Molecular Analysis of the Koala Reproductive Hormones and Their Receptors: Gonadotrophin-Releasing Hormone (GnRH), Follicle-Stimulating Hormone b and Luteinising Hormone b with Localisation of GnRH
E. R. Busby*, S. Soeta†, N. M. Sherwood* and S. D. Johnston‡
*Department of Biology, University of Victoria, Victoria, B.C., Canada
†School of Veterinary Medicine, Nippon Veterinary and Life Science University, Tokyo, Japan
‡School of Agriculture and Food Science, The University of Queensland, Gatton, Australia.
During evolution, reproductive hormones and their receptors in the brain-pituitary-gonadal axis have been altered by genetic mechanisms. To understand how the neuroendocrine control of reproduction evolved in mammals, it is important to examine marsupials, the closest group to placental mammals. We hypothesised that at least some of the hormones and receptors found in placental mammals would be present in koala, a marsupial. We examined the expression of koala mRNA for the reproductive molecules. Koala cDNAs were cloned from brain for gonadotrophin-releasing hormones (GnRH1 and GnRH2) or from pituitary for GnRH receptors, types I and II, follicle-stimulating hormone (FSH)b and luteinising hormone (LH)b, and from gonads for FSH and LH receptors. Deduced proteins were compared by sequence alignment and phylogenetic analysis with those of other vertebrates. In conclusion, the koala expressed mRNA for these eight putative reproductive molecules, whereas at least one of these molecules is missing in some species in the amniote lineage, including humans. In addition, GnRH1 and 2 are shown by immunohistochemistry to be expressed as proteins in the brain.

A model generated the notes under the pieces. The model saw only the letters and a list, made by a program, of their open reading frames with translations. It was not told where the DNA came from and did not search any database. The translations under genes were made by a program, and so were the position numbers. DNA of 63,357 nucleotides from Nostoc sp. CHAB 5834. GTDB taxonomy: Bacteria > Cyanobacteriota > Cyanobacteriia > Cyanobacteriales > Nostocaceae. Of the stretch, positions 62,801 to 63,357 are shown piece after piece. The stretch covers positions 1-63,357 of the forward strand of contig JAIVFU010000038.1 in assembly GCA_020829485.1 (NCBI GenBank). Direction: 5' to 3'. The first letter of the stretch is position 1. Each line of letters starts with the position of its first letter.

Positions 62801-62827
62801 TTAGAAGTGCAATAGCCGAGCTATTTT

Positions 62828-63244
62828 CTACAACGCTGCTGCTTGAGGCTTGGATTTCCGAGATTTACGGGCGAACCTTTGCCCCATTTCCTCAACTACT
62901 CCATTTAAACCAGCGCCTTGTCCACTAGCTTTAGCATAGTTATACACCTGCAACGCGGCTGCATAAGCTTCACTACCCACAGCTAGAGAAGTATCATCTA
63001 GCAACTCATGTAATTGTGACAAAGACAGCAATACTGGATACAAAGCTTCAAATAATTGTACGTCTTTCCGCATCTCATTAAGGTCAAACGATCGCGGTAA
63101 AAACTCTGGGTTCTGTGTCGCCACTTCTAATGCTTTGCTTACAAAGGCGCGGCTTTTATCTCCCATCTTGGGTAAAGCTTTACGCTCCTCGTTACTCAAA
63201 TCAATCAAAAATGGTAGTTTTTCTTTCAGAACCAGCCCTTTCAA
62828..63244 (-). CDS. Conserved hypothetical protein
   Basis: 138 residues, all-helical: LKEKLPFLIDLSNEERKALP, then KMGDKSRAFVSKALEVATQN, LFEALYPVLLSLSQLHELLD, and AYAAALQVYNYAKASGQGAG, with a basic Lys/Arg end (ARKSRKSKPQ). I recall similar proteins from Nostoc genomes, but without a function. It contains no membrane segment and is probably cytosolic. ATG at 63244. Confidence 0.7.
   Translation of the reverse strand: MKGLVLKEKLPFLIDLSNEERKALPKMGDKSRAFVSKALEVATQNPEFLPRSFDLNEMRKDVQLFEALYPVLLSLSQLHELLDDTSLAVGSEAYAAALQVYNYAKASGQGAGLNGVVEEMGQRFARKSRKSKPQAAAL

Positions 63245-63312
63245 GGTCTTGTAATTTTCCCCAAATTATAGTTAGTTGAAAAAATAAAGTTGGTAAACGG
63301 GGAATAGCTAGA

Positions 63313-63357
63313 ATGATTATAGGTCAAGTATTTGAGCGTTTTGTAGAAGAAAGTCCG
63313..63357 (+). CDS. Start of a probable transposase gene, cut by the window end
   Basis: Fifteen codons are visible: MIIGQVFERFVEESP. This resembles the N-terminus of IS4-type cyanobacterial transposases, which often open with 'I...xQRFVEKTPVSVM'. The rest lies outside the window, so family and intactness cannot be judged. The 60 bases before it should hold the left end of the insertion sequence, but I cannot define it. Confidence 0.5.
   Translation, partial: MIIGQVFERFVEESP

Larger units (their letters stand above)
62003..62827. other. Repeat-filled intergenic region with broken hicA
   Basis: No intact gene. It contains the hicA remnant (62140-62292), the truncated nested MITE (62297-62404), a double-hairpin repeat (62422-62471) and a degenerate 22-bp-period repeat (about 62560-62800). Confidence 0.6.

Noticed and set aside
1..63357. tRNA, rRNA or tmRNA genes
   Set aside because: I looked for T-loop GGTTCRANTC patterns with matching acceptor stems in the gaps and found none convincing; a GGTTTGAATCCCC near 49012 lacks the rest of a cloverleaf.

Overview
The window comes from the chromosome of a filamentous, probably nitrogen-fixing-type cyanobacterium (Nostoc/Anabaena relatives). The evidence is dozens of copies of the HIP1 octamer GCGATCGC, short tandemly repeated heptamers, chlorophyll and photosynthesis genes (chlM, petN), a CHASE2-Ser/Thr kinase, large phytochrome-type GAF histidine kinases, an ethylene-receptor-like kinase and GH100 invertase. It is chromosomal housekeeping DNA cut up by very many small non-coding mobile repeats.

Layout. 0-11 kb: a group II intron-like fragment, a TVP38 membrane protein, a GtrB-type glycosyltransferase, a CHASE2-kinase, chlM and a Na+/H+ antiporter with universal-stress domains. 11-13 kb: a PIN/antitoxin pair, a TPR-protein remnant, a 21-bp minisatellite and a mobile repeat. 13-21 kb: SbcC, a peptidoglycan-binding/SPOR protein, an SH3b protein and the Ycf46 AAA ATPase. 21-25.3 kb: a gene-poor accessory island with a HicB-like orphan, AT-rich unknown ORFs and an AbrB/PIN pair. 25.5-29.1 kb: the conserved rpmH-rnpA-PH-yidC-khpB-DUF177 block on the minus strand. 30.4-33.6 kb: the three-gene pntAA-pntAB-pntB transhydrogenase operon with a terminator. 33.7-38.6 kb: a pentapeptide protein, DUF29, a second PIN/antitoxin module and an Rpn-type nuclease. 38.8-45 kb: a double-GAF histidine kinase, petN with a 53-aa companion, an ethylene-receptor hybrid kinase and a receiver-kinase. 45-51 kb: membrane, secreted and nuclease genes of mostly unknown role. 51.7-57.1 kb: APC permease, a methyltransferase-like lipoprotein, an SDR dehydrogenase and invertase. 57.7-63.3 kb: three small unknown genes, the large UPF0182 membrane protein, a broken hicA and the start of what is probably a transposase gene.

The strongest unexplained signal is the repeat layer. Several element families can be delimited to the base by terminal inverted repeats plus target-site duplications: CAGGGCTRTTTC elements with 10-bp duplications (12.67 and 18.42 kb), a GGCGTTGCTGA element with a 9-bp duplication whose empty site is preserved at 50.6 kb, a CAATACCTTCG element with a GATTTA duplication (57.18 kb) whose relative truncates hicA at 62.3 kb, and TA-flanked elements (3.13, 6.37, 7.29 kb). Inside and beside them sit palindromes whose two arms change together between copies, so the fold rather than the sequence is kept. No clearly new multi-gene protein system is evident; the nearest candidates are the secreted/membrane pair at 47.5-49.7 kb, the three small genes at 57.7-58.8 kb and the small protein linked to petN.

Key words: marsupials, gonadotrophin-releasing hormone, luteinising hormone, folliclestimulating hormone, receptors, neuropeptides.